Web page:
Everybody loathed my stepfather except my mother. Her mom and dad — my grandparents — disliked him so much they moved to North Miami to be as far away from him as possible. This devastated me, as my grandmother was my favorite person in the world. Grandma Lillian was a feisty little lady with coiffed silver hair and shimmery pink fingernails. She made mouth-watering meals whenever I came to visit her Brooklyn apartment on McDonald Avenue: melt-in-your-mouth pot roast with fluffy kasha varnishkes, crunchy potato pancakes, and the softest, sweetest cheesy blintzes with cold sour cream. Every meal ended with my grandmother’s famous butter cookies. Shaped like daisies with a single, perfect chocolate chip in the center and baked to a golden perfection, my grandma’s cookies were the very definition of happiness to my 10-year-old self.

All that ended when my stepfather moved in. He was short and thick and had the stubbiest fingers I’d ever seen. He was curt and violent and I was terrified of him. My brother braved it in our home until he was 13. When he couldn’t take it anymore, he called my father and he came and took him away. I didn’t see much of my brother for the next ten years. Neither did my grandmother.

Every couple of months Grandma mailed me a care package filled with cookies. I was gleeful when it arrived — I could always recognize her loopy script and the 50 two-cent stamps haphazardly stuck on the box. I’d take my time opening my precious package, and I would ration the cookies so they’d last as long as possible. I’d imagine her with me as I slowly ate them, fantasizing what it would be like to hear her laugh or feel her hand. I missed her.

Years later, after Grandma Lillian died, my mother, my brother, and I met at her funeral. I hadn’t seen my brother in a long time and we were both cautious and glum. We tentatively talked about our memories, and I waxed sentimental about our grandmother’s cookies. Suddenly he perked up. “Hey!” he said. “Grandma sent me a box of cookies when I was at school. But as I opened them up, I realized that mice had eaten through the box. I had to throw the whole thing away. What a waste.”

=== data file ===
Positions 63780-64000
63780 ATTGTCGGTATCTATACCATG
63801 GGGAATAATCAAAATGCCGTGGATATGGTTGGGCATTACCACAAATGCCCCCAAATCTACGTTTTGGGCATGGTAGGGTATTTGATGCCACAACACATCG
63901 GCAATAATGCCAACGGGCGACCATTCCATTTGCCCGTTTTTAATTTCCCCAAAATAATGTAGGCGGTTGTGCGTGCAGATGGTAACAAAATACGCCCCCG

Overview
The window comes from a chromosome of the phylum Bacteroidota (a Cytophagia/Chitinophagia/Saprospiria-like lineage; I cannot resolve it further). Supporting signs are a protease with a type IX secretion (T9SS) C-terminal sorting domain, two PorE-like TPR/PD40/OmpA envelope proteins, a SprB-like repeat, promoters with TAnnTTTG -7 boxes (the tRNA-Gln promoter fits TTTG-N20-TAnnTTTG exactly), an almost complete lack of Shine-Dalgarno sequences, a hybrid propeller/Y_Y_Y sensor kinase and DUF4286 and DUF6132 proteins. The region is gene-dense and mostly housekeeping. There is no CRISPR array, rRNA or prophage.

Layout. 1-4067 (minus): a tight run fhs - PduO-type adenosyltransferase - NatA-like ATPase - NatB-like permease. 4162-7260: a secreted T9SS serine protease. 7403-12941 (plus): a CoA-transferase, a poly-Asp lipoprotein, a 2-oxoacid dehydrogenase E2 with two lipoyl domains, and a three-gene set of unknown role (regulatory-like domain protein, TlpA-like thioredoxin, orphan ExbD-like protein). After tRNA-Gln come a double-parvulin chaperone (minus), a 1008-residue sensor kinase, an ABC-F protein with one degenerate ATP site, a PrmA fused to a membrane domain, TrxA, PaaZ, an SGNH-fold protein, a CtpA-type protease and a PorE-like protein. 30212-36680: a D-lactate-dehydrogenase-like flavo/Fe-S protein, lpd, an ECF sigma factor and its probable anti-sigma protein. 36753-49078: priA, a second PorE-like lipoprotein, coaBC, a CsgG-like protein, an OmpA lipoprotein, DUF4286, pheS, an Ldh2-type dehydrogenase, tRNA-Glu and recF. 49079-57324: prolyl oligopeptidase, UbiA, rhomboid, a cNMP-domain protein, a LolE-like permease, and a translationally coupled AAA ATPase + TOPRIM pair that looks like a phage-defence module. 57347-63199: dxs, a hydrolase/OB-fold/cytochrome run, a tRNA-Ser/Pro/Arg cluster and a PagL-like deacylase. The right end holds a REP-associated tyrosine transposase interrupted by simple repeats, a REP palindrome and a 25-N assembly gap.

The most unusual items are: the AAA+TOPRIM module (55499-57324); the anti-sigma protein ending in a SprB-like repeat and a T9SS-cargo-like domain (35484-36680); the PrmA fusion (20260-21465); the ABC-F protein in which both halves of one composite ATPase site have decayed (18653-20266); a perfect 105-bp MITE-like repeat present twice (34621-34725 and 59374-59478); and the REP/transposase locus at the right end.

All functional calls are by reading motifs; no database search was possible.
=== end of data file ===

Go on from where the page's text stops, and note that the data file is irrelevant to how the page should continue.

I didn’t know what to say. I looked at him and tried to find the years between us. I wasn’t sure if they were there.

Debbie Millman, age 10, with her Grandma Lillian

The great violinist and conductor Itzhak Perlman recounts moving from Israel to attend Julliard in New York and rediscovering a childhood favorite in Manhattan:

In Israel, my family didn’t go out to eat. For dessert, my mother used to bake a two-layer cake with yellow cake, chocolate butter cream filling, and chocolate butter cream frosting on top — it was delicious.

My mother’s cake was probably the reason why I wandered into Cake Masters on the Upper West Side. Cake Masters made cakes for Liberace, President Kennedy, and Elizabeth Taylor and was known by its slogan, “where baking is an art.”

Cake Masters made the best seven-layer cake that I ever had. It tasted just like my mother’s! Their seven-layer cake was layers upon layers of yellow cake and butter cream frosting. Each layer had a nice soft texture and wonderful taste. I still remember how they used to sell it by the slice with each slice separated by wax paper. Cake Masters was close to my parents’ home so I would stop by again and again and again.

Nestled between the profiles of legendary establishments and stories of family memories are also a number of recipes that reveal the secrets behind beloved treats:

KATZ’S DELI EGG CREAM

by Jake Dell, owner